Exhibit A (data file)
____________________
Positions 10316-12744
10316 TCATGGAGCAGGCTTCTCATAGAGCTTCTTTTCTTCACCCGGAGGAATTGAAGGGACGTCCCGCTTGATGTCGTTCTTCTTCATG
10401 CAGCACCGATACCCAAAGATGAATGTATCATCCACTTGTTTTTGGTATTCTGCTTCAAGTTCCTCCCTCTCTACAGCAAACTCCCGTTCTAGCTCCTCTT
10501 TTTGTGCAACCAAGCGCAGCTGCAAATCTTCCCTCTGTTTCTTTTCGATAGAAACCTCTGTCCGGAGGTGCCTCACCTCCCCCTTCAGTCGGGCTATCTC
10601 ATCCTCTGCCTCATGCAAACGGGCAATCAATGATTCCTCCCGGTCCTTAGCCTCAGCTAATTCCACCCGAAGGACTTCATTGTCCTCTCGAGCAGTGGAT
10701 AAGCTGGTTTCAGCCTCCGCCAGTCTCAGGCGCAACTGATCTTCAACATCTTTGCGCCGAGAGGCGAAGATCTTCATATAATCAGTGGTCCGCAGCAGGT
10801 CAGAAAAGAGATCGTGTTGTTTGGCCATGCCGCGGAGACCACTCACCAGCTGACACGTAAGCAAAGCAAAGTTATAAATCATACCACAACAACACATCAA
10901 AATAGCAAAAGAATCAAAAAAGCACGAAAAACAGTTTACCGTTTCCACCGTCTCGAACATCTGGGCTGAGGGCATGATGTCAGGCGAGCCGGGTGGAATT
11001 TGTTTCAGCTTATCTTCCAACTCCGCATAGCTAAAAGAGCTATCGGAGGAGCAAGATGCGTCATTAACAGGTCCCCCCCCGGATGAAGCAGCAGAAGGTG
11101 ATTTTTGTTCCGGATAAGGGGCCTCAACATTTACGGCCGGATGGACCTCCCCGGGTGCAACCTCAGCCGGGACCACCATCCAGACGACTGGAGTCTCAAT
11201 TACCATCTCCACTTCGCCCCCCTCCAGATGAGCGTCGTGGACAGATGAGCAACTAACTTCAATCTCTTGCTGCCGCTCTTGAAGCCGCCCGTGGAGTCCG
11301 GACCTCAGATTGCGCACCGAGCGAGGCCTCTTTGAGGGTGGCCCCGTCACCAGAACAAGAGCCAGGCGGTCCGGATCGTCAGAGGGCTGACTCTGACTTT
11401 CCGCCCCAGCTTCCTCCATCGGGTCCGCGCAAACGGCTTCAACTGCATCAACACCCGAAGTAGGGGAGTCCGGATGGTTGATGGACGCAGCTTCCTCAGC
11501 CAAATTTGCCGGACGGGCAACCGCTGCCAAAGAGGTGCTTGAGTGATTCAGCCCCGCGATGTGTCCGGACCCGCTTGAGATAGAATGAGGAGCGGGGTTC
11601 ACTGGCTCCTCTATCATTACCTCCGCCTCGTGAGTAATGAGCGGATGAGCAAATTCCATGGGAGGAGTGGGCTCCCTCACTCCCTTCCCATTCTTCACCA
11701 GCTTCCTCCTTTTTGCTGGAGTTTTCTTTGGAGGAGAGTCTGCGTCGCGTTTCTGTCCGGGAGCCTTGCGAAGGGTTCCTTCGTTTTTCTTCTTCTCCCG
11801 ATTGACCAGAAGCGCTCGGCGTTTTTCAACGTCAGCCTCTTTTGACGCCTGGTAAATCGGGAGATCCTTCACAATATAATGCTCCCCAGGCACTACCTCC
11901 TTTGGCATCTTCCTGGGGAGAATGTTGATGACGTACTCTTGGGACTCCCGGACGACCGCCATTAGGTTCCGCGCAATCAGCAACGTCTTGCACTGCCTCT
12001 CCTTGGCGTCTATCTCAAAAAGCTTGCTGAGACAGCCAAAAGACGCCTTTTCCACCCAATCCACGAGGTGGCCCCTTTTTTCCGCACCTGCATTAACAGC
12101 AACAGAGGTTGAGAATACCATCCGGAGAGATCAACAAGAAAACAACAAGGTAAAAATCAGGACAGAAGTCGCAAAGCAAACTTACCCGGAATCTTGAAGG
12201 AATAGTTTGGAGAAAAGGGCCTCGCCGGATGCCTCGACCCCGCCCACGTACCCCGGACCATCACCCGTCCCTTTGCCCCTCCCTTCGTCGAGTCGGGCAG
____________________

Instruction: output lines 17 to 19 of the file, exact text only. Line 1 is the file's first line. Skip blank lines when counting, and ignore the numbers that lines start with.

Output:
11801 ATTGACCAGAAGCGCTCGGCGTTTTTCAACGTCAGCCTCTTTTGACGCCTGGTAAATCGGGAGATCCTTCACAATATAATGCTCCCCAGGCACTACCTCC
11901 TTTGGCATCTTCCTGGGGAGAATGTTGATGACGTACTCTTGGGACTCCCGGACGACCGCCATTAGGTTCCGCGCAATCAGCAACGTCTTGCACTGCCTCT
12001 CCTTGGCGTCTATCTCAAAAAGCTTGCTGAGACAGCCAAAAGACGCCTTTTCCACCCAATCCACGAGGTGGCCCCTTTTTTCCGCACCTGCATTAACAGC